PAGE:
You can often tell how well a studio believes a movie will be received with the levels of catering provided at the preview being inversely proportional with the quality of the film.
For example: Zoolander 2 gave everybody free popcorn and drinks (not a good sign, and the movie STANK), Alice in Wonderland 2 provided high tea and cakes (that’s some high level audience bribes), and in 2006 for Jackass 2 at the critics screening we were provided with so much gourmet pizza and a slab of beer each that nobody remembered the film but we did all have a very good time.
Before I meander too far away from reviewing The B.F.G. and start reviewing catering, I really think it’s important to point out the food provided at the preview of The B.F.G.: they provided NOTHING.
So high is the confidence that they’re on with a winner here that I received not a single bribe with my free tickets. And how could they not be? It’s an adaptation of a beloved children’s classic, it’s celebrating the 100th birthday of author Roald Dahl, and it’s widely promoted as the first time the powerhouses of Steven Spielberg and Disney have worked together.
Unfortunately though, just like the overpriced popcorn I had to buy myself, the film is somewhat lukewarm.
In The B.F.G. you have the magical Mark Rylance and a kid actor who works perfectly and isn’t annoying (Ruby Barnhill is amazing), you have dialogue true to and taken heavily from Roald Dahl’s wonderful turns of phrase, a great deal of world building to flesh out the situation, and fantastical spectacle in what is almost entirely a flawlessly detailed CG world.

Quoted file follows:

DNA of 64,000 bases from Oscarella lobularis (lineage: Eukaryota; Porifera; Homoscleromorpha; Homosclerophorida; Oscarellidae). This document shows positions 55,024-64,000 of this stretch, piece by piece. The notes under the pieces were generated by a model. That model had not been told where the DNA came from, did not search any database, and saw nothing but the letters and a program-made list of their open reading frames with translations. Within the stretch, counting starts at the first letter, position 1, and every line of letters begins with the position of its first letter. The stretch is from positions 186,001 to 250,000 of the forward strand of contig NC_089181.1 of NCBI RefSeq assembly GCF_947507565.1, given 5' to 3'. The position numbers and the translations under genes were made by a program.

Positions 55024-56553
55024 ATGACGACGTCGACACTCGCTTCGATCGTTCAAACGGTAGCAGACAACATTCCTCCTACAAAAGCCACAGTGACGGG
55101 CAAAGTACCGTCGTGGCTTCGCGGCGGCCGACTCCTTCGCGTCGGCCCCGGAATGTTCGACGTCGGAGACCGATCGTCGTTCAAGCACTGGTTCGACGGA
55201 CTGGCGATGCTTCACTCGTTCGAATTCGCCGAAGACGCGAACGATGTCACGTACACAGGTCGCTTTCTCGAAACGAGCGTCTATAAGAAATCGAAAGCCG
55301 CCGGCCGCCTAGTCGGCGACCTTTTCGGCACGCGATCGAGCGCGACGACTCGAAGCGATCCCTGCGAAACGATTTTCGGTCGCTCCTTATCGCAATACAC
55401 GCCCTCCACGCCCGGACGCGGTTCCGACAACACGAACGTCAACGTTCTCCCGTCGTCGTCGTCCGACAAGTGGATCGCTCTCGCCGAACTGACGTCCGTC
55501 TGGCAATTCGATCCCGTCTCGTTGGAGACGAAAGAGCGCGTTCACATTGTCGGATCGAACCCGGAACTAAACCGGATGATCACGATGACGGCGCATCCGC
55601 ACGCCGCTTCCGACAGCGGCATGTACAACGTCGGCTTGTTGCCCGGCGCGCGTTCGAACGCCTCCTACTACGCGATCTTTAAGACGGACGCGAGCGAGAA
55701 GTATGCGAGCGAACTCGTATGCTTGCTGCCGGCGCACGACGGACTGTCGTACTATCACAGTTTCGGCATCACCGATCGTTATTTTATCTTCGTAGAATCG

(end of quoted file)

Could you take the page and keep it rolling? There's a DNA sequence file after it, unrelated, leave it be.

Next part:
BUT, it all comes together a little flat. It never quite sparkles, and I personally have some big problems with it. Most importantly: they changed the ending.
THEY. CHANGED. THE. ENDING.
Some reviews are critiquing the film for being almost too loyal to the source material, but as I write this, I have my copy of the book open, just to make sure I’m not imagining this. I’m not. Gone is the happy home for unlikely friends, to be replaced with something weirdly racist and border protection friendly with maybe even a hint of “offshore processing”. I don’t know why I find this so unacceptable and I didn’t really care about changes in this years’ The Jungle Book the same way, but somehow marketing the film as a celebration of Dahl’s genius and then changing it managed to annoy me.
This kind of cements and highlights some of the other problems the film has, which, at best, is a perfectly serviceable yet soon forgettable school holidays family film.
The characters lack depth at times, the movie lacks major laughs until about 4/5ths of the way through, and the Disney-fication of what should be somewhat scary beasties is a bit ho-hum. The parade of grotesques that is the hallmark of Dahl and visualised in print by Quentin Blake are sanitised to a high themepark sheen.
The visuals as well, whenever they chose to spin and splatter, are pushing the 3D envelope as hard as they can, and I suspect that the design is more of an experiment in seasickness than audience enjoyment. It almost seems that this film primarily is to teach children to normalise 3D, as children frankly care little for wearing glasses in a movie, and that they should just get used to paying $10 extra for films from now on. It is very much a 3D first film, but unfortunately it does not work quite as they’d like for much of the film. They still capture a world of magic and wonder, but you are pulled out of awe by an imperfect execution.
Although, before I start bashing the film more than it maybe deserves, the frequent farting sequences are pretty excellent.